FT Adviser: Dealing with resignation threats

Peter Done: Group Managing Director and Founder

April 26 2017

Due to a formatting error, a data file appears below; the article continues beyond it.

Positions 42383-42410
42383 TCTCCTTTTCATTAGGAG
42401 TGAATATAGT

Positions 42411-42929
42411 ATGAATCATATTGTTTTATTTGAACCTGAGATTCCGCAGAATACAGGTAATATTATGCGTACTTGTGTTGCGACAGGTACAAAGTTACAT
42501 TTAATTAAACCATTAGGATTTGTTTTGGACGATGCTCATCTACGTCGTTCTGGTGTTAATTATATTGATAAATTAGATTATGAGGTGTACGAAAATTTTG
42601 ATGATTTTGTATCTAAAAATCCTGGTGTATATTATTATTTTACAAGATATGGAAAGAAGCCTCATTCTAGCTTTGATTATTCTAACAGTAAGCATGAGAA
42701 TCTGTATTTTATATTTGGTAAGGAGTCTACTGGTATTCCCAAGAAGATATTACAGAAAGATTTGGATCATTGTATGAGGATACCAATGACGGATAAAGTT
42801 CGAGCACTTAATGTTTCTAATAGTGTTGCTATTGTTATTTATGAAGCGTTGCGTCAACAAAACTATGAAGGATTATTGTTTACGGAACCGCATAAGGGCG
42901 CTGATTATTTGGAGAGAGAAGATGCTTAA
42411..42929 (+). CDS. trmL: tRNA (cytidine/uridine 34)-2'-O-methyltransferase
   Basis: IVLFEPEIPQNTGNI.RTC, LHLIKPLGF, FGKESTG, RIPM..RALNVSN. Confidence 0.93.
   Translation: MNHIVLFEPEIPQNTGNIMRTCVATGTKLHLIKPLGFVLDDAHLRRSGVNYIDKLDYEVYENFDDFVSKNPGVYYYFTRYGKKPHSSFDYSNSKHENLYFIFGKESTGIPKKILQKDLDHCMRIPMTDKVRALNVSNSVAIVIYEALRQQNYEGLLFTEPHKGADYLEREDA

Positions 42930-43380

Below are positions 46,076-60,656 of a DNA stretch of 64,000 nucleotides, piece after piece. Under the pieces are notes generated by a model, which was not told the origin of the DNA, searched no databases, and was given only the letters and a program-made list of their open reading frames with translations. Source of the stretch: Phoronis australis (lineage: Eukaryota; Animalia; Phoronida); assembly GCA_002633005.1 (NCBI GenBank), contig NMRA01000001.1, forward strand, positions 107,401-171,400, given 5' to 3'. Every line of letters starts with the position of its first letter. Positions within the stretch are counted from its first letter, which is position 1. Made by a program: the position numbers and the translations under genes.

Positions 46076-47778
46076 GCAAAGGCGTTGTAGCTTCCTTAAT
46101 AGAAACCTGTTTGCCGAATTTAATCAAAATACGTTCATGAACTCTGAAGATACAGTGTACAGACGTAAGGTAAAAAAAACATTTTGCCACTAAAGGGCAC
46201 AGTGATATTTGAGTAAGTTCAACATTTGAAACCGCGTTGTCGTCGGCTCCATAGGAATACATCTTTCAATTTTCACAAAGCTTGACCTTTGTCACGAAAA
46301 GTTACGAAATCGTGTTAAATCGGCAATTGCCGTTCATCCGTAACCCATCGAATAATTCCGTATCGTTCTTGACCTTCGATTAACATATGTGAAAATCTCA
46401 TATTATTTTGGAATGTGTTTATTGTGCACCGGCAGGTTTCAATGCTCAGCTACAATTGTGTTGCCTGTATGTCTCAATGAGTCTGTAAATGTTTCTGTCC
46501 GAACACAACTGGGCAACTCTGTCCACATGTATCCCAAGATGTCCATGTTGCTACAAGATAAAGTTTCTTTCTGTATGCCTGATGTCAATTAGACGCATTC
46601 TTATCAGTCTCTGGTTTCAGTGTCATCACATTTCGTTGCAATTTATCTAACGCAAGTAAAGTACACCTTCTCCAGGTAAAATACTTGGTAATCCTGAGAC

Question: A member of staff keeps threatening to resign and is using this as a negotiating tool to get a salary increase. How should I respond and manage these threats? Answer: Every business has had to deal with a disgruntled employee at one stage or another. Employees who do not get things their own way, or think they are being treated unfairly in comparison to others, can use threats to leave as a negotiating tool. Employers may not know how to respond and can find themselves making the situation worse, rather than better. It is important to discuss the employee’s issues with them. If there is an upcoming appraisal or review meeting, then ensure the employee is aware that this is the appropriate forum in which to raise their concerns. If not, schedule a meeting with the employee. This meeting can be used to discuss what the employee is unhappy about, ensure the current salary structure is explained and review what they can do to achieve a salary increase now or in the future. It may be that the employee has a genuine complaint and a pay increase has been overlooked or that they are simply overestimating their worth. Either way, an open conversation will get to the bottom of this and could be enough to resolve the underlying issues. This meeting can also be used to explain how to make a resignation appropriately if they do wish to resign. Explain that threats are not suitable because they unsettle the workplace and can lead to lower morale and that any future resignation should be made in writing to make sure they cannot be misinterpreted. Even if resigning, they will have to work out any contractual notice and you can explain what this means for the employee, both in terms of pay and what they will be subject to in the terms of their contract during any notice period, including implied terms such as fidelity. It is important not to act hastily when an employee threatens to resign. Instead, the employee should be left to cool down and then both parties should seek to clarify the situation. Even if the employee is adamant they wish to hand in their notice the employer can still ask them to reconsider their decision in the light of day. Pushing disgruntled employees with pay concerns to resign could be classed as constructive dismissal, for which an employee can bring a tribunal claim if they have qualifying service. However, good, effective communication is absolutely key in fostering feelings of worth in your organisation, so take the time and effort to speak to unhappy employees.

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